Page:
Ronnie Wood - £55 million
Good thing the Rolling Stone has deep pockets: he was stung for a reported £6.5 million in his 2009 divorce, sank a fortune into his doomed Woody’s nightclub, blows a grand a week on flowers and £170k on chauffeured cars annually. “I’m a terrible businessman,” shrugs Ron, “but I do try.”
Pete Townshend - £75 million
“I might retire from making money,” mused Uncle Pete in Uncut. Not likely: The Who’s 50th anniversary tour grossed $22 million in just 27 shows last year.
Mark Knopfler - £75 million
Since he packed in peanuts-paying early graft as a journalist and teacher, the Knopf has shifted over 120 million albums.
Admittedly, most of these were for Dire Straits’ yuppie benchmark Brothers In Arms, but last year’s solo effort Tracker still made it to No 3 in the charts - after all, what else is your dad going to listen to in the car?
David Gilmour - £100 million
Gilmour’s till rings every time someone buys a copy of Pink Floyd’s back catalogue, but he insists his stash is all relative:
“I am very well off. But there are probably thousands richer than me. I’m not up there with the Rockerfellers or some of the new Russian millionaires.”
Jimmy Page - £105 million
Led Zep might have flogged 111.5 million units, but Pagey still watches the pennies, famously taking girlfriend Scarlett Sabet to everyone’s favourite high street chicken joint Nando’s for his birthday last year. We wonder if he’s got a Black Dog card?
Brian May - £120 million
If the Queen man ever loses that silver sixpence plectrum, he’s not going to be too distraught.
“In the beginning,” he told The Guardian, “I had no money and I never cared. Then I made some, and I never really cared about that much, either.”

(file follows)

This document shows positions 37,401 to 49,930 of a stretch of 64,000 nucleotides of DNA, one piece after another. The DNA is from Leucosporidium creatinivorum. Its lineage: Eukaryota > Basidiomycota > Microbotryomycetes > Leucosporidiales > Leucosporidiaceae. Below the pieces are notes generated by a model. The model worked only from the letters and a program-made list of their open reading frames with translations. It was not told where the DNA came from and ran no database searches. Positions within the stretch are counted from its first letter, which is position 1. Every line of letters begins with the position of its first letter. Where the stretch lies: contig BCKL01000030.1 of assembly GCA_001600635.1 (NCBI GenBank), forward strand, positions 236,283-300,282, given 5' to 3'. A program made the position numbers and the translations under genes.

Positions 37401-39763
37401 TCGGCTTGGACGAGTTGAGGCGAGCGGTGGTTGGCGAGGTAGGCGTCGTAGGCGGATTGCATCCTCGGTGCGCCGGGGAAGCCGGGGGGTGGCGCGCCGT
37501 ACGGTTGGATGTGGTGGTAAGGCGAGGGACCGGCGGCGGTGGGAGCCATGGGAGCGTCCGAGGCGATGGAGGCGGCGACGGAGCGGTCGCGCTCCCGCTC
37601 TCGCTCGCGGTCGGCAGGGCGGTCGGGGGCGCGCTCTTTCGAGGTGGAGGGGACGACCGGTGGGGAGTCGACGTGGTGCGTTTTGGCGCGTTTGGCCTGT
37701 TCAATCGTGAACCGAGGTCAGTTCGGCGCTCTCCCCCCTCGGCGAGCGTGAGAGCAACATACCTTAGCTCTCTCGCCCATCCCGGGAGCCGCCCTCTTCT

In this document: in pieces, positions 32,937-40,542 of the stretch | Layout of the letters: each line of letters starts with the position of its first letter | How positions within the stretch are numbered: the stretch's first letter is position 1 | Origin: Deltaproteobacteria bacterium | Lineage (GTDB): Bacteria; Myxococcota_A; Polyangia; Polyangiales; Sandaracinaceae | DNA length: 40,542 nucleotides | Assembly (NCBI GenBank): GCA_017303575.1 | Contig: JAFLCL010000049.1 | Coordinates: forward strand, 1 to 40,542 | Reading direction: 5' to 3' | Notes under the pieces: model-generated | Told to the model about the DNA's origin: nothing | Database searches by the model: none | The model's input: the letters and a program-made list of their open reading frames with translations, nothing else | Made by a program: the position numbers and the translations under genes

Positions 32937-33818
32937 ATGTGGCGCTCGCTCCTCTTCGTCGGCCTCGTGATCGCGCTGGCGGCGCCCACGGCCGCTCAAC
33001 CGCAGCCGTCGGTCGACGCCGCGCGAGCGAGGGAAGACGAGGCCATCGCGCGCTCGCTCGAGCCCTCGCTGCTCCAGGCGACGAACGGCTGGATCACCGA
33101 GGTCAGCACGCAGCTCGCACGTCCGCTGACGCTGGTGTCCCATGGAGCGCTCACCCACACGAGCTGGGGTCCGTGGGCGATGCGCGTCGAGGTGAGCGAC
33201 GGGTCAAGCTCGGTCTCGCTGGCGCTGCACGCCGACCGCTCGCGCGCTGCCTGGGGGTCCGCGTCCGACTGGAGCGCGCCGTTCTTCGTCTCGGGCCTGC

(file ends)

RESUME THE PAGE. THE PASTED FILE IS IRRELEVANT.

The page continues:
Eric Clapton - £160 million
By the age of 23, Slowhand already knew that money wasn’t everything.
“I had everything a man could want,” he remembered. “I was a millionaire. I had cars. A solid-gold career. And yet, on a daily basis, I wanted to commit suicide. Materialistic acquisition is a funny thing…”
Keith Richards - £220 million
While bean-counting frontman Mick Jagger has been dubbed ‘Jumpin’ Jack Cash’, you sense Keef would be satisfied if all he had in life was a double vodka-and-orange and a dinged 50s Tele.
“I’ve never felt rich,” he says. “All I’m worried about is having enough to keep the show on the road. I make it and I spend it.”
The Edge - £500 million
(U2’s total worth) The Irishmen doled out Songs Of Innocence free to iTunes customers, but the associated tour made up the shortfall, grossing $152.2 million.
Even split four ways, that should keep Edge in delay pedals, beard trimmers and assorted dubious headwear.
Paul McCartney - £760 million
With a degree of inevitability, it’s Macca in pole position for the 25th consecutive year, sitting atop a nest-egg that makes his fellow rock A-listers look like skint students.
And if the former Beatle manages to claw back the publishing rights for his classic 60s material in 2018, he’ll be officially richer than God…